Dr Rudi Webster/File Photo

Commentary by Dr Rudi V. Webster

In today’s complex and rapidly changing world, the need for good leadership and the efficient management of diversity and interdependence have become extremely important.

This hybrid of factors promotes harmony, teamwork and operational intelligence; its absence leads to adversarial thinking, conflict, and substandard performance.

After the abolition of the horrible apartheid system in South Africa, the country was in a potentially explosive situation and people feared that there would be an escalation of conflicts, reprisals and inter-racial violence. But these things never happened because of the wise leadership and inventive thinking of president Nelson Mandela and his clever management of the country’s diversity and interdependence.  Adversarial thinking at that stage would have been disastrous. It would have increased the country’s anger, hatred, and racial divisions.

Hatred is a powerful saboteur in any of its forms – resentment, anger, aversion, spite, or reprisal. If we watch carefully what it does to our feelings and what we do to other people’s feelings when motivated by it, we have no choice but to give it up.

The problems that our thoughts and decisions have created cannot be solved at the same level as they were created. Mandela understood this. He knew that he had to take his thinking to a higher level and operate within a new paradigm in order to save and develop his country.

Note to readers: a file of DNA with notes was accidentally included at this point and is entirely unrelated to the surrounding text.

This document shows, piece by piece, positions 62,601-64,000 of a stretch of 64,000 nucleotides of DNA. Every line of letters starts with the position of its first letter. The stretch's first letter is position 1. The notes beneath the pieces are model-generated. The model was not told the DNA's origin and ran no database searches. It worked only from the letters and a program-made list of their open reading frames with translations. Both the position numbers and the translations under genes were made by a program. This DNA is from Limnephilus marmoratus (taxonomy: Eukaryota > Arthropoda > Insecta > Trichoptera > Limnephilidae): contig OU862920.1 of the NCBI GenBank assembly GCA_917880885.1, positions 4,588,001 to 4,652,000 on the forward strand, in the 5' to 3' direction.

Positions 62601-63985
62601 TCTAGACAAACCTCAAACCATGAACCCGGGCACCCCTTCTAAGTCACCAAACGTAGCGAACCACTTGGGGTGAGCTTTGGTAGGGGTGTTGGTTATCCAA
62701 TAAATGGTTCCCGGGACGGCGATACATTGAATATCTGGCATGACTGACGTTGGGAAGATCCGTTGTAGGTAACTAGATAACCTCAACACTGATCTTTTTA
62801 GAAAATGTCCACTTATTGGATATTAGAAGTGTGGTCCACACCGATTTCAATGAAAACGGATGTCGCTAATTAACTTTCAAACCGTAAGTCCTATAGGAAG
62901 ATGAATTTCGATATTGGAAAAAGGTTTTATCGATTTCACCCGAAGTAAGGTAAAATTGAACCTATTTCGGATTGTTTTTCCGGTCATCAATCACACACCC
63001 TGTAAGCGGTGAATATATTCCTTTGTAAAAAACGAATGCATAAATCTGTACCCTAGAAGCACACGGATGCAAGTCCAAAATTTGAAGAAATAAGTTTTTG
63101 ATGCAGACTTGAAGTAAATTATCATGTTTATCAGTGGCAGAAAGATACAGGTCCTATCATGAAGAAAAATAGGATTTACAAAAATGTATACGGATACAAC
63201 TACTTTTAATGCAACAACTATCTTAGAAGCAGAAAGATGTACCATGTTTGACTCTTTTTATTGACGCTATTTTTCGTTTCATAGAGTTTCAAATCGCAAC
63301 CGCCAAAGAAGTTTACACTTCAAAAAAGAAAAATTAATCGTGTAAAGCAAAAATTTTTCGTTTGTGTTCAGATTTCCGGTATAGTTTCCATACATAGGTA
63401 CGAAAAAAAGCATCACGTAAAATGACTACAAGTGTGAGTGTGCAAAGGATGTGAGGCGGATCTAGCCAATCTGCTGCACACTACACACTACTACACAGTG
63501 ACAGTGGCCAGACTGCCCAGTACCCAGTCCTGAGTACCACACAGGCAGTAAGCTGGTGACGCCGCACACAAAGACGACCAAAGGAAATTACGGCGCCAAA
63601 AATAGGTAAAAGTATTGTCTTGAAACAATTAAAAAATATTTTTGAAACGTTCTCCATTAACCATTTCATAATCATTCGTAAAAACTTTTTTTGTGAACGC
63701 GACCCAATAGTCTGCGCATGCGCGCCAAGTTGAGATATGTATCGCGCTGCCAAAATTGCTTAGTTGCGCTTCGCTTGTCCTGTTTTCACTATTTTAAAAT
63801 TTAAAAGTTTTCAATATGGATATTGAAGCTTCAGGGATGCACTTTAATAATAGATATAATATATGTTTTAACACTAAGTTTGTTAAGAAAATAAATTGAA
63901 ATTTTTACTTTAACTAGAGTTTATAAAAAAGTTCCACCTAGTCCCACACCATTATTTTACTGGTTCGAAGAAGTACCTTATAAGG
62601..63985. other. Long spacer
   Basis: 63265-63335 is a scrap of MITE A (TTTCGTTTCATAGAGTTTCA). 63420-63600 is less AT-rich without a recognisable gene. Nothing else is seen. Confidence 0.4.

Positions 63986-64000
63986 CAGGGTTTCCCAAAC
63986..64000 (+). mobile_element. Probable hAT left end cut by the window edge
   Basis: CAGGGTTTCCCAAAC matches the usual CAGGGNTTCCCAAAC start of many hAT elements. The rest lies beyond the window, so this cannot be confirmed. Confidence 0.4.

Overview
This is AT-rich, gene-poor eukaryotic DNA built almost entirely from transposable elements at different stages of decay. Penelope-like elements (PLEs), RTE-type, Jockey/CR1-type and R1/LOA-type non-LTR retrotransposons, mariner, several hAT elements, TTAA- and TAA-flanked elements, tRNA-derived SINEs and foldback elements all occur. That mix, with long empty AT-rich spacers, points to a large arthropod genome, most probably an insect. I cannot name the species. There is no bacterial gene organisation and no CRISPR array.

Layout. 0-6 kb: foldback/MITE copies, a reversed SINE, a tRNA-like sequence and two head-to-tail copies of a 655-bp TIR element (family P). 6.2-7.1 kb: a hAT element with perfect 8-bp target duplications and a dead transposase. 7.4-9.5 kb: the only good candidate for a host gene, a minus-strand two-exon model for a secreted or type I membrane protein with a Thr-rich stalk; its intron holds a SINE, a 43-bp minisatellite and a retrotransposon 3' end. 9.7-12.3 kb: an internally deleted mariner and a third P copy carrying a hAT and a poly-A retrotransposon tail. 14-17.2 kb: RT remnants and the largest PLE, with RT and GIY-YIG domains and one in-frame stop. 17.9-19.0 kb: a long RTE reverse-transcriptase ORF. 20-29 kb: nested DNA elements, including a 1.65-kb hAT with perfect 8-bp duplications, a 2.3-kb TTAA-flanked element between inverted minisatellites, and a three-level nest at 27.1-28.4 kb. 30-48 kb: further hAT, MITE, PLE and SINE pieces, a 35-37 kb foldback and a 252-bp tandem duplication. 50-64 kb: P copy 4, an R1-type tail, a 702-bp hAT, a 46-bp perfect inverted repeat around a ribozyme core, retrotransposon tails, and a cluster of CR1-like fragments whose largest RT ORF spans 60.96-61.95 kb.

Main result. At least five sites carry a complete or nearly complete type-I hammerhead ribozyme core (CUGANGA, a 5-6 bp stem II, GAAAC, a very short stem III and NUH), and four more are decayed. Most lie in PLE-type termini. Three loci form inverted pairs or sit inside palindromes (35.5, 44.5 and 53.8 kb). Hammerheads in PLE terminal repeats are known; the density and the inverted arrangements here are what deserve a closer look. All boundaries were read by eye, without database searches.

One only has to look at the polarization and destructive conflict in one of the countries to our north, where diversity and interdependence are poorly managed, to see the sharp distinction between that country’s leadership and the leadership of Nelson Mandela.

Adversarial thinking is one of the most popular forms of thinking. It dominates our debates, politics, governments, courts, sports organisations and everyday living. It is a system in which two opposing sides or ideas fight it out until one side wins and the other side loses; it is the driving force for most of our disputes and conflicts. We erroneously believe that from a clash of opposing ideas better ones will automatically emerge.

In the clash system one side attacks and the other side defends or counterattacks. Participants then become aroused and aggressive, their focus changes, thinking gets rigid and interactions become personal. The parties stop listening to each other and are unable to see the good points in their adversary’s argument. They then blame, demean and discredit each other and do everything in their power to prove their opponents wrong, believing that by so doing they will prove themselves right. Eventually one side wins and is happy and the other side loses and is disappointed and bitter. The side with the greater power, louder voice or stronger argument usually wins the contest. But strength of argument does not always equate with correctness of argument.